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Ground breaking research by the Centre for the Study of Developing Societies (CSDS) is helping one of the world’s oldest civilizations prepare to become its youngest country.

SETTING THE SCENE —More than half of India’s population is already under the age of 25. By 2020, the average age in the country is expected to be 29, making India’s population the youngest in the world. By strength of numbers, India’s youth are poised to become the century’s economic game changers, with the potential either to provide a “demographic dividend” – a dynamic workforce and consumer market – or a “demographic disaster” – high numbers of unskilled workers with little purchasing power. The policies the government makes today will go a long way toward determining whether this demographic shift is a blessing or a curse.

The Government of India is well aware of the importance of youth to the country’s future. Its Ministry of Youth and Sports plans and implements policies specifically related to youth and is currently in the process of drafting the National Youth Plan. However, while some research on Indian youth is available to inform these plans, most of it has been restricted to youth living in large cities, with negligible data or insight about youth living in villages and small towns. As a result, assumptions about Indian youth have been based on the incorrect view that they form a homogenous group.

WHAT CSDS DID —In order to fill this information gap, CSDS undertook two national studies that aimed to create a truly national profile of Indian youth. It mapped their attitudes, behavior, anxieties, aspirations and political participation across different geographic and social segments. The first study, conducted in 2007-2008, looked primarily at social issues like modernity, traditional family values, anxieties and aspirations. The second study, conducted in 2011, examined political issues – particularly levels of political participation. Using a cross sectional survey as the backbone of its study methodology, CSDS was able to shift away from the homogenous view to reveal youth as a demographic category differentiated on the basis of an individual’s socio-economic position.

The report for the first study was publicly released in December 2008 and subsequently published as the book Indian Youth in a Transforming World: Attitudes and Perception (Sage Publications, India, 2009). The report of the second study was released by the Minister of Youth Affairs, Government of India in February 2012 and will soon be published as Indian Youth and Electoral Politics: An Emerging Engagement. The findings of both studies were also reported widely in the Indian media. CSDS’s principal researcher on Indian youth (Sanjay Kumar) has been participating in meetings and conferences to discuss the findings of the research, and is also developing wider networks. He has also contributed several papers on this issue, including a chapter in the Report on State of the Urban Youth, India 2012: Employment, Livelihood, Skills, compiled by IRIS Knowledge Foundation and commissioned by UN-HABITAT Global Urban Youth Research Network.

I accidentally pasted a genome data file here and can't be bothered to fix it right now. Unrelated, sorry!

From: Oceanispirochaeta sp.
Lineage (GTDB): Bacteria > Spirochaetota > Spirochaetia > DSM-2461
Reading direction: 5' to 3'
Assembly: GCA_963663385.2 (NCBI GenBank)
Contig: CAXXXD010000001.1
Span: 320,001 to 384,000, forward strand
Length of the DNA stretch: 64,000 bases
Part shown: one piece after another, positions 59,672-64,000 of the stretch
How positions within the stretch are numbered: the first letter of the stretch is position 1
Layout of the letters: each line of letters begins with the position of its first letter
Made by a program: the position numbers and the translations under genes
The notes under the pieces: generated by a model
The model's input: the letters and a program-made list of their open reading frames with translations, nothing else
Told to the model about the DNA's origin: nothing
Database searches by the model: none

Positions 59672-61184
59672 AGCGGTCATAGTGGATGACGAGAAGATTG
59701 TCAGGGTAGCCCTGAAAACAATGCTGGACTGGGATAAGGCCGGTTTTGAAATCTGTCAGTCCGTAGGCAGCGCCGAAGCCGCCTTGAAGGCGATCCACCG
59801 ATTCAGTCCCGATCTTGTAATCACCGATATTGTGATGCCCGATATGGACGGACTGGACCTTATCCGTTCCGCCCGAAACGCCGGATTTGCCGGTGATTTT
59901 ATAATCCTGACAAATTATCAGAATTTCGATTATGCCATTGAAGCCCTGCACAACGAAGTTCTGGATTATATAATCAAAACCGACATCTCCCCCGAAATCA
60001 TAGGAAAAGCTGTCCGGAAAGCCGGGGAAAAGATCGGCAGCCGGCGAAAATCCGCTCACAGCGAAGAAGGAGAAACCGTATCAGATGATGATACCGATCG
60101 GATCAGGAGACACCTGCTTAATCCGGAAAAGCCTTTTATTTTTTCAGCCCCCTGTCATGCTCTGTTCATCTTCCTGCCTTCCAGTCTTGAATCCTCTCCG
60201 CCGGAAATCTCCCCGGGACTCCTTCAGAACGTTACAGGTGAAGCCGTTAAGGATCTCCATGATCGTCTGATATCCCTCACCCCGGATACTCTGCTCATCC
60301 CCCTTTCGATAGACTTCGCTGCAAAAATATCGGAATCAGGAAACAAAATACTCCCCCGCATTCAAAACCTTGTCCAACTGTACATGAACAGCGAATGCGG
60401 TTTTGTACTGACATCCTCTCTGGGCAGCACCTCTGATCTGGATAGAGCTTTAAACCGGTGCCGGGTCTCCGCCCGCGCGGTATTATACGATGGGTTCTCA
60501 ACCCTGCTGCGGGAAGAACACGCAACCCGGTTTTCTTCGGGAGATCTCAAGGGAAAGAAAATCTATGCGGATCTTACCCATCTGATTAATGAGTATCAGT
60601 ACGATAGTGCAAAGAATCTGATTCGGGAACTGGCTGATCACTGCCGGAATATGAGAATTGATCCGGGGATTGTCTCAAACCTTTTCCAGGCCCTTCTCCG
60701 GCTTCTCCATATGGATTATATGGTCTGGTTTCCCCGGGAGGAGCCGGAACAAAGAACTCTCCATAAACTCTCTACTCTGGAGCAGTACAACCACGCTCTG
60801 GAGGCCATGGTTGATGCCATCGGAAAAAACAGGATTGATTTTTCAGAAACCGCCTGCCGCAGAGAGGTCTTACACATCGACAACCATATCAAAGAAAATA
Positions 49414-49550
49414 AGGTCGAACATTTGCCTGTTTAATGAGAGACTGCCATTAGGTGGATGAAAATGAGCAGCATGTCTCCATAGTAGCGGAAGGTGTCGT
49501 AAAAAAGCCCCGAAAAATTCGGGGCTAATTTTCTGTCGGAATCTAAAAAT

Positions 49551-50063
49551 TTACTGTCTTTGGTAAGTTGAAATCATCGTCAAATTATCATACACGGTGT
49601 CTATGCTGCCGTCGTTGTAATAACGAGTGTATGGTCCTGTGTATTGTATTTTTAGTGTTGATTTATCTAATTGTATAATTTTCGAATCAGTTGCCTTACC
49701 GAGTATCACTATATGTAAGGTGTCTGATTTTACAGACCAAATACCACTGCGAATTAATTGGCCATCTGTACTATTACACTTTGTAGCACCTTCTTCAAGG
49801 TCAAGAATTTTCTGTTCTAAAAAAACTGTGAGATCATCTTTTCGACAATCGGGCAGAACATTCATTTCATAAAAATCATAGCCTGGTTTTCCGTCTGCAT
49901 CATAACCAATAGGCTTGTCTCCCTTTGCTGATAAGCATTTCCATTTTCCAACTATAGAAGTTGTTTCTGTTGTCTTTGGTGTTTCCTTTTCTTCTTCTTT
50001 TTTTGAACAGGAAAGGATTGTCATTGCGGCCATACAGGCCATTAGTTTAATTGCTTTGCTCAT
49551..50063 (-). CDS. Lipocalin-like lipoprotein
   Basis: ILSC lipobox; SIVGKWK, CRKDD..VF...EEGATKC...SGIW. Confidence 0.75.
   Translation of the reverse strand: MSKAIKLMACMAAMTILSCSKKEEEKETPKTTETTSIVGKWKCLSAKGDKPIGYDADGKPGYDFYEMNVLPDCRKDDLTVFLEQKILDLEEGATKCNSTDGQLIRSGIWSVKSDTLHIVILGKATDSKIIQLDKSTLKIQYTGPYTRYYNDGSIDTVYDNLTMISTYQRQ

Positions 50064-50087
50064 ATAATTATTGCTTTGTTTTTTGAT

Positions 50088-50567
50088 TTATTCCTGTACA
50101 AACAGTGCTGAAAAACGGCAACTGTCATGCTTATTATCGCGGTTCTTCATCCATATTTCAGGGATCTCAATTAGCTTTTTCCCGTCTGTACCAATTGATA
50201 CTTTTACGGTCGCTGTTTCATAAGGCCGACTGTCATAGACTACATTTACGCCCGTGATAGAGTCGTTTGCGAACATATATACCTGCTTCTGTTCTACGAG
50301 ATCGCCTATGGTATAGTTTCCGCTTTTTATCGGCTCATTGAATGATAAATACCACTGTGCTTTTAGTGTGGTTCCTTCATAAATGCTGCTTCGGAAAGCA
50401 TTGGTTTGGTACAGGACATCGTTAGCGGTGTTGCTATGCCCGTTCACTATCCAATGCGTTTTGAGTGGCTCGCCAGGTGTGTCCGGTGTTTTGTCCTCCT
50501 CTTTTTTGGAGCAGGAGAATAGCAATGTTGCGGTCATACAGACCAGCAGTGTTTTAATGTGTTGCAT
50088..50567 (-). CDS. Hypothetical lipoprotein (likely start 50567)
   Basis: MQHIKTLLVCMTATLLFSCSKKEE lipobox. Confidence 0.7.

THE OUTCOME —While it is still early in the policy process, CSDS has had an influence on how the issue is being addressed. The Knowledge Commission of the state of Karnataka commissioned a study similar to the one carried out by CSDS and is using the reports generated by the CSDS studies to frame its own study. The CSDS team has also had a few meetings with officials of the Government of India’s Ministry of Youth Affairs to explore possibilities for being involved in policy formulation, implementation and evaluation of programs aimed at the welfare of youth in India.

As a result of its pioneering work, CSDS is emerging as a critical locus for research on youth, not only in India but also in the larger South Asia region. As a follow-up to the two studies, CSDS will be undertaking a third study, this time looking at youth in other South Asian countries to provide a comparative perspective. CSDS is a also member of a network of South Asian research organisations undertaking research on youth in the region that also includes Colombo University, the Institute of Governance Studies at BRAC University in Dhaka, the Social Science Baha in Kathmandu, and the Delhi Office of the South Asia Institute (SAI) of Heidelberg University. Together with these organizations CSDS organized the first annual Giving Youth a Voice conference, held at Colombo University in March 2012. The 40 participants included representatives from Sri Lanka, India, Bangladesh, Nepal, Pakistan, and Bhutan, and included, policy makers, youth organisations, members of the Sri Lankan Youth Parliament, and scholars from South Asia and Germany. A second conference will be held in Kathmandu in September 2013.

For more information on the Centre for the Study of Developing Societies, visit


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